London - One woman in five is unhappy with her sex life, a major survey carried out for the Daily Mail reveals.
And only 17 percent of women say they are very satisfied.
One in ten has sex only once a year at most, while two thirds make love once a month or less. Just 10 percent said they had sex at least once a week.
The survey of 2 002 women aged 30 to 80 was commissioned by the Daily Mail in association with LloydsPharmacy.
A quarter of all women said they sometimes avoided sex because they were too tired, while 13 percent did so because they were too anxious, 11 percent due to a lack of intimacy with their partner and 11 percent because sex was painful. Six percent said their partner had issues such as erectile dysfunction.
About 27 percent – mostly those who were single, divorced or widowed – said they never had sex.
The survey found that the 30 to 44 age group are the least happy with their sex lives, despite having sex the most often.
A quarter of this group said they were dissatisfied, including 11 percent who were very dissatisfied. Half those aged 65 to 80 declined to say how often they had sex, believing it a private matter.
Experts said many couples find sex a chore because they are too busy or exhausted to make it enjoyable. Peter Saddington, a Nottingham-based sex therapist for Relate, which provides counselling services, said: "The common problem is lack of time.
"People say they haven’t got the time, haven’t got the energy, they’re feeling pressured, it’s hard to switch off from work.
"Actually being in a relaxed enough state to have sex just doesn’t happen. You go through a period of time of squeezing sex in, then it becomes dissatisfying so you end up not doing it at all.
"It can become a chore, it can become boring if it’s repetitive, uninteresting and there’s no involvement or enjoyment."
Krystal Woodbridge, a psychosexual counsellor based in St Albans, Hertfordshire, said: "It’s a very common issue and arguably it is becoming more common."
Women do not enjoy sex if they do not feel a strong, emotional bond with their partner, she added. "If she’s angry, upset or resentful to her partner for any reason, she is going to have a low sexual desire."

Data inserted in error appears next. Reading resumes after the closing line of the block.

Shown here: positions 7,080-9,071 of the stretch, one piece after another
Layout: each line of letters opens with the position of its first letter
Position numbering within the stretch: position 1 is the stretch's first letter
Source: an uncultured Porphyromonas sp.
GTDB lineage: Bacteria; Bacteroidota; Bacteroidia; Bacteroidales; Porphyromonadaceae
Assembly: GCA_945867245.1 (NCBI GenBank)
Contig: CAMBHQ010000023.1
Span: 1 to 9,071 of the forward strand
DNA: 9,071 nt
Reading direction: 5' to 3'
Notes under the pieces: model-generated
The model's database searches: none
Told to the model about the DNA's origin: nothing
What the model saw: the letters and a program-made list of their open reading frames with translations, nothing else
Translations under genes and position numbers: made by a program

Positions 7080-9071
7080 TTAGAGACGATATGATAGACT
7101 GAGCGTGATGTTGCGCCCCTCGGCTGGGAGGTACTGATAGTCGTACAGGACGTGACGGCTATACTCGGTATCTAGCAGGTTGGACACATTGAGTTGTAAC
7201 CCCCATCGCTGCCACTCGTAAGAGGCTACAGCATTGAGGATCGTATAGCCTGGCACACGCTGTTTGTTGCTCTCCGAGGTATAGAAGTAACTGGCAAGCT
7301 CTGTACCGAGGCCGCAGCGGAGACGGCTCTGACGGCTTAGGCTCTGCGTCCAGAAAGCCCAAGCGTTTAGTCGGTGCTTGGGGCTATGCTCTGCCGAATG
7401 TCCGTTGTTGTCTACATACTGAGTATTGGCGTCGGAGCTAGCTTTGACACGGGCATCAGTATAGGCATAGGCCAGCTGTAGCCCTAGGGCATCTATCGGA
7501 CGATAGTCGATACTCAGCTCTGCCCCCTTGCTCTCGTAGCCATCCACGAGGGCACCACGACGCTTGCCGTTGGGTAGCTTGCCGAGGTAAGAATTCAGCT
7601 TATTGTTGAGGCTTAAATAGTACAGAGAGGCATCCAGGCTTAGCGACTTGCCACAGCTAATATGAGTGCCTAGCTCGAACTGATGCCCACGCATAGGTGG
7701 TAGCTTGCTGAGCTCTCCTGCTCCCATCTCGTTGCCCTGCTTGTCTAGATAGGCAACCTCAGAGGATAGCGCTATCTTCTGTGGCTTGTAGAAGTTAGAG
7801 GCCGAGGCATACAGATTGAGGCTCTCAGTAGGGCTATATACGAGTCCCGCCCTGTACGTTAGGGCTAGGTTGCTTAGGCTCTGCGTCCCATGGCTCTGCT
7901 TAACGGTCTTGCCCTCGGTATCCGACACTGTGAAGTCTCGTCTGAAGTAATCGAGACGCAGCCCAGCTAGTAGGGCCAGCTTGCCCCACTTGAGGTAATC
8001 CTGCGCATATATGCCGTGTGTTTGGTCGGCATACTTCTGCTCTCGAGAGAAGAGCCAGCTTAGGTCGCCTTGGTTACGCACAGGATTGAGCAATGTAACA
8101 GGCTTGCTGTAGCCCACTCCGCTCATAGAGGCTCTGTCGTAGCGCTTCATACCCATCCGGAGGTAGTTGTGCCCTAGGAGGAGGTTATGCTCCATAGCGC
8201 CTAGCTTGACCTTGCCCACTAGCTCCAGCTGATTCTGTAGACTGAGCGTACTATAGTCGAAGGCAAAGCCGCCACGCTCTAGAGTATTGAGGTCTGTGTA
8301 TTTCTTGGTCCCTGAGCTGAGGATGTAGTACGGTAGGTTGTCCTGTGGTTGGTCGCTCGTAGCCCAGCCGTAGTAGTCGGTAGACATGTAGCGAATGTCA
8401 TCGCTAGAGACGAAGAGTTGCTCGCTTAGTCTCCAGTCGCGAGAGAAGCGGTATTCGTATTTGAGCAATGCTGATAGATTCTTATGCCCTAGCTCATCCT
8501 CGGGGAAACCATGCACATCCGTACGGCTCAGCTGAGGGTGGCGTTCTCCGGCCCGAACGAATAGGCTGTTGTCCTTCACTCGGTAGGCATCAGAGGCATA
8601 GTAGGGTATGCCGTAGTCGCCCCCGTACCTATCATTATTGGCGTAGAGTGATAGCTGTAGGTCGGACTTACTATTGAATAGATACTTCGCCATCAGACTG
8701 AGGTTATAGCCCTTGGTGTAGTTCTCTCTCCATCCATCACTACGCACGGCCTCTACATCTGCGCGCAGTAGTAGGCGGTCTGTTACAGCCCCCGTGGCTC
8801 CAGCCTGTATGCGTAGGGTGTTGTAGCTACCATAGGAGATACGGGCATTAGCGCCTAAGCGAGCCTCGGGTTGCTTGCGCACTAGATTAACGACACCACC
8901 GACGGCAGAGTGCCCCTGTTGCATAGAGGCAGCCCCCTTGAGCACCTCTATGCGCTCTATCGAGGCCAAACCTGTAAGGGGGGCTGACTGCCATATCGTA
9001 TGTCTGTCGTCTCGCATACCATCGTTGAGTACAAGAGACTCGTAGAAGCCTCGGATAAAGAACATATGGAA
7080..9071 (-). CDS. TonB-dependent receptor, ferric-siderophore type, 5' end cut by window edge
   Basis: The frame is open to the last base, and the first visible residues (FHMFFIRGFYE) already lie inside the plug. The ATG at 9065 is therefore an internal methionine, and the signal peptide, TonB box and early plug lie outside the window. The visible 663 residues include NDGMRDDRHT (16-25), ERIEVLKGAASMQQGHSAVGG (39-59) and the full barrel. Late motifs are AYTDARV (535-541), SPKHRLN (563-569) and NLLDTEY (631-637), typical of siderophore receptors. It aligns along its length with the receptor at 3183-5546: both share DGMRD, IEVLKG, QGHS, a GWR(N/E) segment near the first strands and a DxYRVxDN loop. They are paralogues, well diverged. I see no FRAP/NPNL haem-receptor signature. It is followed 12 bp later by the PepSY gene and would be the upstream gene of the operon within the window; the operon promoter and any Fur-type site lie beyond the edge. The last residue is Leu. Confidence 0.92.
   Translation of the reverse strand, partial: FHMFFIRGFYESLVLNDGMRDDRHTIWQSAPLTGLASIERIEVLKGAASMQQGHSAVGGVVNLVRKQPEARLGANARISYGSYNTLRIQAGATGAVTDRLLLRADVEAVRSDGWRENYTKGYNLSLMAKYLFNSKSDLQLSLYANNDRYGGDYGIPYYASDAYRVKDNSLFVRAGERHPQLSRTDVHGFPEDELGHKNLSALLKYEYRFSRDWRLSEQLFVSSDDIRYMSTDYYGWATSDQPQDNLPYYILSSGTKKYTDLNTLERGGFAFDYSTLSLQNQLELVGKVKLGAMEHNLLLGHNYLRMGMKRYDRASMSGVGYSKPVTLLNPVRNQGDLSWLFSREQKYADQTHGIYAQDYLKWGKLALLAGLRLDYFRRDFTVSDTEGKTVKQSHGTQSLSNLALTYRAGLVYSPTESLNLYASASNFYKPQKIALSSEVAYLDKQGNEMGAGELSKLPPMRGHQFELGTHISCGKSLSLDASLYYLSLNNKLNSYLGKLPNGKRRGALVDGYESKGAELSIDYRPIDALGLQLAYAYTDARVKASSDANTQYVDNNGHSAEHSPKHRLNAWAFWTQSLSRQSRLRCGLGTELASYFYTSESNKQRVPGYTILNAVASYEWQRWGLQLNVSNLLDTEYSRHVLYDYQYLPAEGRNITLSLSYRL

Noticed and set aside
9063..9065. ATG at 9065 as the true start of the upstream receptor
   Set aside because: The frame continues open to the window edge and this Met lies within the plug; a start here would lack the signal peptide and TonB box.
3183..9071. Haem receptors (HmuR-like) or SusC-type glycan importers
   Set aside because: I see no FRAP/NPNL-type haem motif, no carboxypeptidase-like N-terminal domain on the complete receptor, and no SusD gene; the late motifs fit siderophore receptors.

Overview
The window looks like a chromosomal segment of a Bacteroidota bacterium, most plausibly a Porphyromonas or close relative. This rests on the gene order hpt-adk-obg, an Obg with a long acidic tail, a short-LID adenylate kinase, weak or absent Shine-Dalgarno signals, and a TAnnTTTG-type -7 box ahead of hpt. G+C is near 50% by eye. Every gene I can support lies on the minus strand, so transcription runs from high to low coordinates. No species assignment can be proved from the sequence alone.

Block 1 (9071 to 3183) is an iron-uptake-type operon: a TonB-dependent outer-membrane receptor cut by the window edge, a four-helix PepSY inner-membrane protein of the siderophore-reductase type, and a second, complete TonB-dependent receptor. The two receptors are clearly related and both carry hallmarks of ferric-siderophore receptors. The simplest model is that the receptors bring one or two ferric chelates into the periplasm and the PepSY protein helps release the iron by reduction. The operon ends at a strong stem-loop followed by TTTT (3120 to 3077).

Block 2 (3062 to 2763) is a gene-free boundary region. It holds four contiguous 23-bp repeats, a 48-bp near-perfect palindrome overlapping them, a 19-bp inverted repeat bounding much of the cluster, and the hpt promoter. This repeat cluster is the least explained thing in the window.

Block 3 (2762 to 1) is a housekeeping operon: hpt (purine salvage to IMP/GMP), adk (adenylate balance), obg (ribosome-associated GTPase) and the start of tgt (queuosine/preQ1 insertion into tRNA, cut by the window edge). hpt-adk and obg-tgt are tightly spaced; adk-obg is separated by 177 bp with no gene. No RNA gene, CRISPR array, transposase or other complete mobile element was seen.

Professor Mary Ann Lumsden, senior vice president of the Royal College of Obstetricians and Gynaecologists, said women who experience pain during sex may suffer from a medical condition.
"If women are concerned about changes in their sexual feelings, they should speak to a healthcare professional," she said.
"Many women may feel too embarrassed to discuss intimate issues and suffer in silence, but it is important to remember that healthcare professionals are used to talking to women about this and are happy to offer treatments that could help women enjoy sex again."
Natika H Halil, chief executive of the Family Planning Association said: "Sexual wellbeing is an important aspect of many people’s lives, but unfortunately many different factors can get in the way. Good communication can go a long way to help address anything that might be impacting your sexual wellbeing.
‘By sharing your sexual likes and dislikes, ideas about what you’d like to try, or speaking up about things you don’t want, it’s much easier to find pleasure with each other. It also means you don’t have to act as a mind reader and play a guessing game of what works."